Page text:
In July 1777 Mansfield presided at the trial of John Horne, afterwards Horne-Tooke, for seditious libel. His statement of the law did not materially vary from that which he had previously given, and was accepted by the jury. In the case of the Dean of St. Asaph, which came before him on motion for a new trial in Michaelmas term 1784, Mansfield reaffirmed his doctrine of the respective functions of judge and jury in cases of libel. That the doctrine itself was strictly in accordance with precedent admits of no doubt but the feeling of the country was strongly against it and a few years later (1792) it was swept away by Fox's Libel Act.

While thus, according to his enemies, forging fetters for his countrymen, Mansfield struck a blow for the emancipation of the slave. In December 1771 James Somersett, a negro confined in irons on board a ship in the Thames, was produced before him on habeas corpus in the court of king's bench. The return was that he had been purchased in Virginia, brought to England, had run away, and, having been retaken, had been shipped for export to Jamaica. The case raised the broad question whether slaves could lawfully be kept in England, on which there was no direct authority, though Francis Hargrave based a learned argument on the extinction of villenage. In the end, Mansfield decided the case on the simple ground that slavery was ‘so odious’ that nothing could ‘be suffered to support it but positive law,’ and released the negro. In the following year he was attacked by Junius, for his supposed partiality to the Scots, with even more bitterness and brilliance than before and in 1773 by Andrew Stuart for the part he had taken in deciding the great Douglas cause. In 1774-5 Mansfield decided two cases of great constitutional importance. The first, that of Campbell v. Hall, decided 28 November 1774, is the Magna Charta of countries annexed by conquest to the British crown. The action was by a landowner of Grenada against a customs officer to recover the amount of a duty levied under royal letters patent, issued after the cession of the island by France (1763), and its provision with a constitutional government — the whole question being whether the letters patent were valid or not. The jury having returned a special verdict, the question of law was thrice argued before Mansfield, who, on 28 November 1774, decided it in the negative, on the ground that the sovereign cannot by his prerogative so legislate for conquered countries as to contravene the fundamental principles of the constitution. The second case was that of Fabrigas v. Mostyn, an action for false imprisonment by a native of Minorca against the late governor of that island, removed by writ of error from the common pleas, where the plaintiff had obtained a verdict, to the king's bench. The question raised by the writ of error was whether an English court had jurisdiction to try an action founded on a wrong done in Minorca, where English law had not been introduced. After hearing the case twice argued, Mansfield, by means of a legal fiction by which Minorca was considered ‘the parish of St. Mary-le-Bow, in the ward of Cheap,’ affirmed the jurisdiction and the judgment of the court below (27 January 1775).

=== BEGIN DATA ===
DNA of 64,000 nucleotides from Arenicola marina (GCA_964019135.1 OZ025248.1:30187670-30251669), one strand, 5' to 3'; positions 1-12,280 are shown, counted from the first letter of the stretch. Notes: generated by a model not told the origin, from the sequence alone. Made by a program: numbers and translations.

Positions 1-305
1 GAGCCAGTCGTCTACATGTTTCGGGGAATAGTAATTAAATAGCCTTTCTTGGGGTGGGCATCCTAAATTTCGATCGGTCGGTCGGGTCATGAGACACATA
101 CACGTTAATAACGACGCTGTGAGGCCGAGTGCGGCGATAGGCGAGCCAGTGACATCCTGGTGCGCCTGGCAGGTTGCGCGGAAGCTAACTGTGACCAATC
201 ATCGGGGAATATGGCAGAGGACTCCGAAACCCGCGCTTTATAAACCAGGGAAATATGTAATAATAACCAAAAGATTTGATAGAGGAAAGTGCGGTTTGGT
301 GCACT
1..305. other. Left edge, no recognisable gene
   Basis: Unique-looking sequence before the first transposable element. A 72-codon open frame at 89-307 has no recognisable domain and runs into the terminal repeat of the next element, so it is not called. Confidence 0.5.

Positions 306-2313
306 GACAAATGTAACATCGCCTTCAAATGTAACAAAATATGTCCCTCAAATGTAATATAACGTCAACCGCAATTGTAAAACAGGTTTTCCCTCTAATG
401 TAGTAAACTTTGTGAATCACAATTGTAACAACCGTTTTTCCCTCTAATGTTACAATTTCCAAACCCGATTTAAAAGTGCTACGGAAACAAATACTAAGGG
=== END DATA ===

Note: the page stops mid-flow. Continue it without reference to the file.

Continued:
The long vacation of 1774 was spent by Mansfield at Paris as the guest of his nephew, Lord Stormont, British ambassador at the French court. He travelled incognito, and was thought to be charged with a secret mission. In regard to American affairs Mansfield was credited with being the author of the Quebec Bill of 1775. He strongly supported the prohibitory bill of the same year, and throughout the subsequent history of the struggle never wavered in his firm adhesion to the policy of coercion. Though not in Lord North's cabinet, it is probable that he was in the confidence of ministers, and privy to most of their measures.

On 31 October 1776 he was advanced to an earldom, by the title of Earl of Mansfield in the county of Nottingham, with remainder, in default of male issue, to Louisa, viscountess Stormont, and her heirs by his nephew Viscount Stormont in tail male. The peculiar limitation of the remainder was made in consequence of the mistaken idea then prevalent, that a Scottish peer could not take an English peerage otherwise than by inheritance. When the contrary was decided, a new patent was issued, 1 August 1792, by which Mansfield was created Earl of Mansfield of Caen Wood in the county of Middlesex, with remainder, in default of male issue, to his brother's son, Viscount Stormont. His nephew David Murray accordingly succeeded him as second earl.